The Tragedy Paper
by Elizabeth Laban
Summary: Tim Macbeth is a 17-year-old albino and a recent transfer to the prestigious Irving School, where the motto is, “Enter here to be and find a friend.” Tim does not expect to find a friend; all he really wants to do is escape his senior year unnoticed. Despite his efforts to blend into the background, he finds himself falling for the quintessential “it” girl, Vanessa Sheller, girlfriend of Irving’s most popular boy. To Tim’s surprise, Vanessa is into him, too, and she can kiss her social status goodbye if anyone finds out. Tim and Vanessa enter into a clandestine relationship, but looming over them is the Tragedy Paper, Irving’s version of a senior year thesis, assigned by the school’s least forgiving teacher.
The story unfolds from two alternating viewpoints: Tim, the tragic, love-struck figure, and Duncan, a current senior, who uncovers the truth behind Tim and Vanessa’s story and will consequently produce the greatest Tragedy Paper in Irving’s history.
I received a copy of this book via Netgalley in exchange for an honest review.
The Tragedy Paper was in interesting contemporary YA story. Duncan arrives at Irving for his senior year, only to be assigned the room of previous senior, Tim, the albino boy. Tim leaves Duncan his story in the form of CD’s, which Duncan listens to. The story starts to have an effect on Duncan, but the reader isn’t given any details about their connection to each other.
Most of the book is written from Tim’s point of view, as Duncan spends a lot time listening to his story. It was obvious something happened at some point during Tim’s senior year, something Duncan clearly remembers in his own junior year and is having an impact on his personality. Because I was waiting to find out what the thing was, the major event that seemed to define Duncan and Tim, The Tragedy Paper reminded me a lot of Looking for Alaska by John Green. In the same way that I was reading Looking for Alaska and wondering what event Before was, I was anxiously waiting for the IT moment in The Tragedy paper. The actual events aren’t similar, but the anxiety and curiosity I felt while reading was similar.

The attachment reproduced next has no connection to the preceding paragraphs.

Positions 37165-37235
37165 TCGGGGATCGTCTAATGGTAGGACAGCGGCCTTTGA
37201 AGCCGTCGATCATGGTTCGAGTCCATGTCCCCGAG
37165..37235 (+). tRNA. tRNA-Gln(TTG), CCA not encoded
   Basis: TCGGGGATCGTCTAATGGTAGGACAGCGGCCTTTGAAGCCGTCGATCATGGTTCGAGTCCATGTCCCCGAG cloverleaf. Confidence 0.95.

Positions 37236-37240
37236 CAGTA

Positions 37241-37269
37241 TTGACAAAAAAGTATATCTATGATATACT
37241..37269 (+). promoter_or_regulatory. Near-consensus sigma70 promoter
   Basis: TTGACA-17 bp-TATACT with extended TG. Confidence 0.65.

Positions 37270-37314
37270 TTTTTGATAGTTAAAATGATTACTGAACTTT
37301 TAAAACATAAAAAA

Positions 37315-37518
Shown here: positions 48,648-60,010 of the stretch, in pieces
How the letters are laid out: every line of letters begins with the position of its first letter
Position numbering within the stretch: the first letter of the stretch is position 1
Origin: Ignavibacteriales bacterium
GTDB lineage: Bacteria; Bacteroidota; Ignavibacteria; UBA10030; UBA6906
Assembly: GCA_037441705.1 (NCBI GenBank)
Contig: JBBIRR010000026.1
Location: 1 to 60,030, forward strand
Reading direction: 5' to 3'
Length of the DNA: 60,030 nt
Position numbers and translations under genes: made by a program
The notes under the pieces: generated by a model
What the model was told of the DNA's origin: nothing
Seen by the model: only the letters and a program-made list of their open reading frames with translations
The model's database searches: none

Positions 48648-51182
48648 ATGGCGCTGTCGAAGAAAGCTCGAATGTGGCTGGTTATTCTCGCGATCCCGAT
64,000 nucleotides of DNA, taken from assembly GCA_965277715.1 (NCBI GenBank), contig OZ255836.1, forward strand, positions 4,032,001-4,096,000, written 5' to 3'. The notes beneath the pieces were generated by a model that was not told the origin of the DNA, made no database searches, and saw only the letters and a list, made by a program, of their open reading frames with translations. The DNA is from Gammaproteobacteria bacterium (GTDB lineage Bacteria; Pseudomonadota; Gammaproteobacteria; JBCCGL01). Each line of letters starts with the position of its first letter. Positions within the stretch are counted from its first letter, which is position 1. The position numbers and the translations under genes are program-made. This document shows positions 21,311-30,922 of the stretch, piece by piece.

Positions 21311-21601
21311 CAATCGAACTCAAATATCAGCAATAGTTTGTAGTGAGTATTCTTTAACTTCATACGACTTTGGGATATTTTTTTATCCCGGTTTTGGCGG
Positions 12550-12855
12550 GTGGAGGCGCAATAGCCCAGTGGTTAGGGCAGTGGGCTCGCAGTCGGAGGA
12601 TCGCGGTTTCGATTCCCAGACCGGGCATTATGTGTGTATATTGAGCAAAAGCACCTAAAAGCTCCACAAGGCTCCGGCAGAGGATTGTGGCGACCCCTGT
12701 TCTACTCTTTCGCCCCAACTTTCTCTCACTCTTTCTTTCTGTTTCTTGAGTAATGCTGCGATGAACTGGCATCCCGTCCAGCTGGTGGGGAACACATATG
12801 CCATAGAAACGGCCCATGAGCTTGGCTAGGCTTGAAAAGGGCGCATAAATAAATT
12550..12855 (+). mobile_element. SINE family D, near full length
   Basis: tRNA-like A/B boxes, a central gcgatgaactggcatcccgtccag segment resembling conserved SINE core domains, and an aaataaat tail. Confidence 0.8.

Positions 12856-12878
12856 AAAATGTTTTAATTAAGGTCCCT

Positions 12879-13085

The book was well written and descriptive, while also cryptic and vague when it had to be. I liked the way the author was able to intertwine the lives of Duncan, Tim, and the tragedy paper theme. All the events connected in some way to help the characters better understand life and I loved it. I also liked that the main character was albino. I found it interesting, since I don’t know much about what it might be like to be albino. My curiosity was piqued and I liked that Tim’s struggles were unique, yet ultimately the same as other YA protagonists, which adds an extra layer of depth to the story.
The only negative thing I can say about this story comes from my own bias. I compared this book to Looking for Alaska because of the layout and contemporary nature and various small details, such as the boarding school setting. While the comparisons were interesting, they ultimately set me up for disappointment because I found The Tragedy Paper to be less profound than I wanted it to be, which is unfair. The Tragedy Paper was certainly wonderful, but not as wonderful as I was expecting. It’s unfair of me to have compared it with a book that not many other books can compete with. For this reason, I knocked one star off of my rating, but I realize it’s my own bias and not something lacking in the actual story.
I would definitely recommend this book and I think it brings up a lot of questions and issues that are important to young adults and would lead to some pretty awesome discussions.